In a significant move to enhance the connection between the building’s interiors and its surroundings, the once-sealed exterior facade has been retrofitted with expansive floor-to-ceiling glass, facilitating a seamless visual transition from inside to outside and vice versa.

We’ve purposefully crafted West End with exceptional flexibility in mind. Beyond the dynamic creative office spaces, tenants have the option to utilize the ground floor areas facing the street for retail or fitness centers. This deliberate design ensures that West End can remain adaptable to evolving consumer needs well into the future.

Moreover, the complex enjoys the convenience of being within easy walking and biking distance of additional residential and retail offerings, including a diverse array of restaurants and lifestyle services. This strategic placement fully capitalizes on the prime location of the former shopping center.

No longer a dormant vacant property, the redevelopment has not only breathed new life into the area but also paved the way for the success of neighboring projects while creating opportunities for future development. Notably, UCLA’s recent acquisition of the nearby Westside Pavilion property, which the university will transform into the UCLA Research Park, signals the opportunity to attract more life science and education tenants to the area.  

Bayfair Center

In San Leandro, Calif., B3 Developers have embarked on a mission to reinvigorate the Bayfair Center into a dynamic tenant campus imbued with a distinctive character and transit-oriented amenities. The vision involves a transformation of the existing 670,000-square-foot shopping mall from its static and outdated state into a versatile complex, designed to accommodate future adaptations with ease.

To craft a successful design, it was imperative for our design team to delve into the complex’s history. The Bayfair Center comprises buildings constructed at different times. Initially, the complex was open-air, but it underwent enclosure in the 1980s. Presently, the intention is to restore its open layout, prompting the design team to meticulously examine the building for clues on the previous closure points as potential sources for introducing natural light.

The proposed design reimagines the space to meet the needs of life science and biotech companies. Much like the West End project, this space will boast communal courtyards and amenities. Additionally, it will offer private backyards for tenants, strategically incorporated throughout the structure to optimize natural daylighting.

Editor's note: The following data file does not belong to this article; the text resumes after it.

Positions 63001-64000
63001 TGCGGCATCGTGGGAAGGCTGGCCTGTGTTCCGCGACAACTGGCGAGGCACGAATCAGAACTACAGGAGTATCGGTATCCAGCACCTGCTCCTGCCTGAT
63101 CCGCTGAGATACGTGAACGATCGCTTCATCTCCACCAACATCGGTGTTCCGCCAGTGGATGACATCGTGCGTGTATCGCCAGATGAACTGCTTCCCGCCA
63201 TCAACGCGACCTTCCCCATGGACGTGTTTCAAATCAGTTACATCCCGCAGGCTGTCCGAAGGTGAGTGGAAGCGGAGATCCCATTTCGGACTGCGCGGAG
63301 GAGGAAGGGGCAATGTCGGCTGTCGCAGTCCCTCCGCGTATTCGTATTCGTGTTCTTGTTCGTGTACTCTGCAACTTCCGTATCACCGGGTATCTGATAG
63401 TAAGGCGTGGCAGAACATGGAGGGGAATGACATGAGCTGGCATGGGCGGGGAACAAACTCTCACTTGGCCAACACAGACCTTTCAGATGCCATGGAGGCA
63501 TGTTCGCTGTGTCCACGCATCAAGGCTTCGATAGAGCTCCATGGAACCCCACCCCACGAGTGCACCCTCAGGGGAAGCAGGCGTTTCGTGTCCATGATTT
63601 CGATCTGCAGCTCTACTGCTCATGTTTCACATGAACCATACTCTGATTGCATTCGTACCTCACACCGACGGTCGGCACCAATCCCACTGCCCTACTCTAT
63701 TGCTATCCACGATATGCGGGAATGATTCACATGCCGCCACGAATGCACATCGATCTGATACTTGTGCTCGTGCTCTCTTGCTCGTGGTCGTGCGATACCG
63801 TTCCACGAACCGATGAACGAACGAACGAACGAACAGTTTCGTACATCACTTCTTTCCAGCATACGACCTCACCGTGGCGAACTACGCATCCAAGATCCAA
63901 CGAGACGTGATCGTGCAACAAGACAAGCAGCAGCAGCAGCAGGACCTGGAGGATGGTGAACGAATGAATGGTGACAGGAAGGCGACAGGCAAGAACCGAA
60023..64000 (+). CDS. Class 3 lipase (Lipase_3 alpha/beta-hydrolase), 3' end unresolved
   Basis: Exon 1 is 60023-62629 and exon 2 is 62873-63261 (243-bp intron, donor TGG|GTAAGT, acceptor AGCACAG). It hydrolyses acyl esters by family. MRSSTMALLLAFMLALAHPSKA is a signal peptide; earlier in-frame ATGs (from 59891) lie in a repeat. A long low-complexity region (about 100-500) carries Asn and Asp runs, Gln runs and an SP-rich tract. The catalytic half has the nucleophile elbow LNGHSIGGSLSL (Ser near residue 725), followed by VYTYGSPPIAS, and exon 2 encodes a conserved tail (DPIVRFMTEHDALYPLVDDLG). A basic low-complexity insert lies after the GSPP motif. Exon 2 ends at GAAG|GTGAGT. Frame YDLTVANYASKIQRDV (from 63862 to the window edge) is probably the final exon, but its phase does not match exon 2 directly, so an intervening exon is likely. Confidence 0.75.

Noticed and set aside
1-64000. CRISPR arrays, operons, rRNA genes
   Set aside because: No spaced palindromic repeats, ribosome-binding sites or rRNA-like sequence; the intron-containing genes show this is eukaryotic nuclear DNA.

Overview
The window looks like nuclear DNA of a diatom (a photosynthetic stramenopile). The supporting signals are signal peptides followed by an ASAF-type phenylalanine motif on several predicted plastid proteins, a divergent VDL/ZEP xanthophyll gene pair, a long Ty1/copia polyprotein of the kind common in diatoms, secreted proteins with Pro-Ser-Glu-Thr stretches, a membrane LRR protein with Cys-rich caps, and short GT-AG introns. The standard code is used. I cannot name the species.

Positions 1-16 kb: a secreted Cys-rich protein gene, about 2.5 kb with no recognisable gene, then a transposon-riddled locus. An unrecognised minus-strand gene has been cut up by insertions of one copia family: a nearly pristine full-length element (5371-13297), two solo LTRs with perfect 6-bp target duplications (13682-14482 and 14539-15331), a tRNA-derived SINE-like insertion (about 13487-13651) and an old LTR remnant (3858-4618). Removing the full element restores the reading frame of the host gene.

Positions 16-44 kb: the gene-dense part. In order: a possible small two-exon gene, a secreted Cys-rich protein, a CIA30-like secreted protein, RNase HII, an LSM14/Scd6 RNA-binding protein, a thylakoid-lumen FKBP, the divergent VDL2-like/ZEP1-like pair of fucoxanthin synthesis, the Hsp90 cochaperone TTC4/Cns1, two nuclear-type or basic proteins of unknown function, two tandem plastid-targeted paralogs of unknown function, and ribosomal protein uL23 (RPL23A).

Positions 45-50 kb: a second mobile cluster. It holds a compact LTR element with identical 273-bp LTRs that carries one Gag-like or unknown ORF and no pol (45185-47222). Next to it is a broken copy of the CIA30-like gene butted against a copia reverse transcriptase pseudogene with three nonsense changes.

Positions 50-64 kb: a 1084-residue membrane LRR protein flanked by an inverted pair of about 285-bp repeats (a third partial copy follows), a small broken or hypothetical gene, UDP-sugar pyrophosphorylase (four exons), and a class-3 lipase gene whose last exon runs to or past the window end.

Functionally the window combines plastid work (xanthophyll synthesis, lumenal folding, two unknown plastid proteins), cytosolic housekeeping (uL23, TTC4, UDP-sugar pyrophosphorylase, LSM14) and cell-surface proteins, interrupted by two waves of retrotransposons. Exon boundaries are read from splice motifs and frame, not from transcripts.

The design includes features that give Bayfair Center a campus feel, which could fortify the local community and transform the area into a bustling and attractive destination. Bayfair Center sits adjacent to a Bay Area Rapid Transit (BART) station, so we designed a central town hall area to orient the wayfinding of the complex, with extra consideration for circulation of both vehicle traffic and pedestrians commuting on BART.

Environmental Impacts

The advantages of utilizing existing building stock are vast, with one particularly appealing benefit being its positive impact on the environment. Projects involving adaptive reuse and repositioning significantly reduce the need for new construction, thereby minimizing the associated environmental footprint.

By making the most of existing resources and infrastructure, adaptive reuse promotes sustainability, which is increasingly vital in a world focused on reducing carbon emissions and preserving resources. This approach often proves to be more cost-effective than initiating new construction projects, as it can lead to reduced construction expenses, streamlined permit approvals and shortened project timelines. Furthermore, local governments and municipalities may incentivize adaptive reuse and repositioning initiatives through measures such as tax incentives, zoning adjustments and simplified permitting processes.

West End is a great example of how buildings can extend their lifetime through smart design while reducing emissions associated with all materials. The embodied carbon intensity for the project is significantly lower compared to a new building’s average because of the reuse of the concrete superstructure and foundation.

Our team also took special care to reduce energy usage through clever architectural strategies and material choices. For example, voids cut in the structure’s original slabs for strategically placed interior courtyards increased daylight access and reduced the need for air conditioning.

As retail environments evolve and consumer preferences continue to shift, repurposing underperforming and abandoned shopping malls can offer solutions for some of the most pertinent challenges faced across the country. Breathing new life into these defunct spaces can truly be a catalyst for energizing communities, fostering economic growth and diminishing the built environment’s climate impact. The future of shopping malls can be bright if designed right.

Sejal Sonani, AIA is a Principal and Managing Director at HLW. She leads HLW’s multidisciplinary West Coast team, championing the firm’s adaptive reuse, repositioning, master planning and ground-up construction expertise, from Silicon Beach to Silicon Valley. Bringing a keen understanding of the built environment’s impact, Sonani is an advocate for sustainable solutions and inclusive design.